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Aikaterini Mniestri

February 14th, 2024

Guest blog: Paving the road from the PhD to policymaking with LSE SPRING

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Estimated reading time: 10 minutes

Aikaterini Mniestri

February 14th, 2024

Guest blog: Paving the road from the PhD to policymaking with LSE SPRING

0 comments

Estimated reading time: 10 minutes

In this student guest blog, PhD candidate Aikaterini Mniestri recounts her experience at the 2023 LSE SPRING Away Day at The Conduit.

A look into the SPRING Away Day

The LSE SPRING Away Day brought together 14 PhD students from diverse departments for an immersive exploration of career transitions into the vibrant area of policymaking.

The day commenced with a warm welcome and a hearty breakfast which created a hospitable atmosphere for the attendees. With our plates and coffee mugs full, we casually got acquainted with one another and the organisers. Our more casual gathering turned into an ice-breaker session, where we were introduced to each other’s departmental affiliation and professional background. As it turned out, attendees came from a diverse range of departments including Geography and Environment, Sociology, Methodology, International Relations, Accounting, Media and Communications, the Centre for Economic Performance, Psychological and Behavioural Science, and the European Institute. United under the banner of the Away Day, we all waited to see aspects of our research reflected in the following panel discussion.

From the PhD to policymaking

Veritably the heart of the event, the panel discussion ‘Careers of PhD Graduates in Policymaking’ did not disappoint. It had the audience fervently taking notes, as professionals from different branches of policymaking elaborated on their own transitions from academic study to policymaking. Dr Marie Julie Chenard, Dr Stephanie De Mel, Dr Philipp Dreyer, and Dr Curtis Horne delved into the nuances of policymaking, highlighting the differences and similarities with academia, the transferability of PhD skills, and practical advice for those considering a similar trajectory. For instance, we were advised to consider how to formulate an industry relevant CV. In this context, academic achievements such as the organisation of a conference or the publication of a book chapter can be translated into leadership skills and a strong work ethic.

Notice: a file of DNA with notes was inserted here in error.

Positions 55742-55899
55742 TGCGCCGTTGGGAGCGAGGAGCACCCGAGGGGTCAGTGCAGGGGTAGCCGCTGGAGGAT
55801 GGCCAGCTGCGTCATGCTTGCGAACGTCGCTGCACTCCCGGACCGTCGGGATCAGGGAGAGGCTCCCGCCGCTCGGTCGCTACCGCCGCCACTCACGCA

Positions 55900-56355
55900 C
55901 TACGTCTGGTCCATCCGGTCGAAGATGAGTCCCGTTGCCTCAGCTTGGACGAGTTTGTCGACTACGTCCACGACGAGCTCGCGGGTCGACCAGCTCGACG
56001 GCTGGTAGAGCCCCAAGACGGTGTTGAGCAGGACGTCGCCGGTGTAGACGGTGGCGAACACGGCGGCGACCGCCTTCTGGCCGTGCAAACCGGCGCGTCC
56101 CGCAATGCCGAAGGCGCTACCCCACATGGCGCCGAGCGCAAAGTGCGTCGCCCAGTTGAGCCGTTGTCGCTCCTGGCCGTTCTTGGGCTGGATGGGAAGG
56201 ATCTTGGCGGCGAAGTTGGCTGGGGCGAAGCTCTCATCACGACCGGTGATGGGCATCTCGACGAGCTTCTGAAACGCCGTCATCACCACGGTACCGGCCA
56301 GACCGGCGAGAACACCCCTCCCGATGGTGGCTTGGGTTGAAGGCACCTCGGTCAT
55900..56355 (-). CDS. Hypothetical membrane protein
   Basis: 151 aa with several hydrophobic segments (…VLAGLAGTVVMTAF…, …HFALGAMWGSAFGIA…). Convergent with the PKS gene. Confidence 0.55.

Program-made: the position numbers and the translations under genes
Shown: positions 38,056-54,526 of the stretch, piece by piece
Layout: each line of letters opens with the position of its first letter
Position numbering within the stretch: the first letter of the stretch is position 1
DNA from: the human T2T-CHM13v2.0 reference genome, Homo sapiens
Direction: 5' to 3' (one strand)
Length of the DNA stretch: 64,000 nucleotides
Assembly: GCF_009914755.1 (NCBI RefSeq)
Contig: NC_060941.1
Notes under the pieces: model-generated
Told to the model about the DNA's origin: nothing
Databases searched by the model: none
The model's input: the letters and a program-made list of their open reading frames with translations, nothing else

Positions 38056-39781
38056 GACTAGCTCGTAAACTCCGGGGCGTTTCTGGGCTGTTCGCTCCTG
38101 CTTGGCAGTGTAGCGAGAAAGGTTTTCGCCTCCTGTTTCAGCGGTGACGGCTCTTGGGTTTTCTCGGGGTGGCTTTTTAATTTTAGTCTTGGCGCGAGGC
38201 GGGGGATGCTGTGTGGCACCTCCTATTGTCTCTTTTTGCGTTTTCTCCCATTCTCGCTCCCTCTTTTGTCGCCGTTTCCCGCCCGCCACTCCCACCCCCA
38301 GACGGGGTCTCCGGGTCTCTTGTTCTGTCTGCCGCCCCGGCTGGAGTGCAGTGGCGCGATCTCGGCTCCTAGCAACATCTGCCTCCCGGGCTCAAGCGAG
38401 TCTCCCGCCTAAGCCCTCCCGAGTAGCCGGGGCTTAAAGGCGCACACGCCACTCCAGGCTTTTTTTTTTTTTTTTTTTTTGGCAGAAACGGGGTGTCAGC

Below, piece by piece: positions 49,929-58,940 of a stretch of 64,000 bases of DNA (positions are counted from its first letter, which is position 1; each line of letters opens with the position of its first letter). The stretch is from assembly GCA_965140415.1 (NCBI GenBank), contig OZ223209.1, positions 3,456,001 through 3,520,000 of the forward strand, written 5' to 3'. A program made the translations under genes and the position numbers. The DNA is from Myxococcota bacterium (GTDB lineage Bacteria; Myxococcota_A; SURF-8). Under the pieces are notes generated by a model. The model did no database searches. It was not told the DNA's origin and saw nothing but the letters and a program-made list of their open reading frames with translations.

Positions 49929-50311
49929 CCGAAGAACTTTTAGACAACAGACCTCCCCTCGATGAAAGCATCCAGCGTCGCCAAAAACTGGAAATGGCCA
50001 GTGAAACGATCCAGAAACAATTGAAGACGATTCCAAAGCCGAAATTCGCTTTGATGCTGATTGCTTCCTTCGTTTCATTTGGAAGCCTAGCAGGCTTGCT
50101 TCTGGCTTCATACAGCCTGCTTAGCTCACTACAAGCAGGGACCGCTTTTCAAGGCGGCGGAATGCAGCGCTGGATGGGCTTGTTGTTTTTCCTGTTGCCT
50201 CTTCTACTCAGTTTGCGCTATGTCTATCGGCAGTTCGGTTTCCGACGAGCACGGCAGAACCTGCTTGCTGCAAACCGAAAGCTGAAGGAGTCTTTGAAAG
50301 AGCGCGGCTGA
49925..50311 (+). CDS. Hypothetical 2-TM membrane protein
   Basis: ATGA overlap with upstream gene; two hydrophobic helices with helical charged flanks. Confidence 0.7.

Thinking outside the box

The afternoon was marked by a hands-on hackathon led by Dr Curtis Horne, the Lead Data Scientist at Westminster City Council (WCC). This session encouraged participants to apply their analytical prowess to real-world policy challenges, focusing on understanding Westminster’s high street activity profile. The diverse backgrounds of the PhD students, coupled with Dr Horne’s expertise, gave rise to a series of ideas. In my own group, we challenged each other to see through the eyes of the residents and proposed a solution that would build on existing initiatives organised by the community.

Then, Catherine Reynolds, our resident Careers Consultant, took the stage in the ‘PhD skills in policy settings’ session. Assembling participants into new groups, she asked us to conduct a thought experiment to personify the role of the academic versus the role of the policymaker. This interactive exercise led to a thoughtful reflection on the skills developed during a PhD and their applicability to roles in policy settings.

Opportunities to affect change

This groupwork gave way to the WCC Urban Lab Internships presentation and one-to-one discussions where Dr Stephanie De Mel, Senior Economist and Head of the Urban Lab at WCC, provided insights into the council’s key issues, policy priorities, and opportunities for engagement. The session ended on a more personal note, with one-to-one discussions about micro-internships. These short-residency programmes are offered to PhD students curious to take on a policy challenge for about six weeks.

The Away Day concluded with a drinks session where networking and informal conversation flowed into one another among the participants, speakers, and professionals in attendance.

Final thoughts

To summarise my thoughts, the LSE SPRING Away Day lingers on my mind as a formative experience in my trajectory as an early career scholar. The dynamic interplay of panel discussions, hands-on activities, and insightful sessions satisfied our curiosity and armed us with a deeper understanding of professional opportunities and challenges to be met outside of the university grounds.

The event created a meaningful opportunity for PhD students like me to step out of our day-to-day routines and responsibilities to peek behind the curtain of policymaking.

The success of the event is a testament to the hard work and dedication of organisers Catherine Reynolds and Maria Christina Vogkli. Their meticulous planning ensured that the day would flow smoothly and their extensive experience with the PhD programmes at LSE ensured that, regardless of discipline, we were all engaged throughout the event.

Find out more about the SPRING programme:

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About the author

Aikaterini Mniestri

PhD Researcher, Department of Media and Communications

Posted In: Careers Advice | Careers skill | LSE Careers | PhD | PhD: Beyond academia | Public policy

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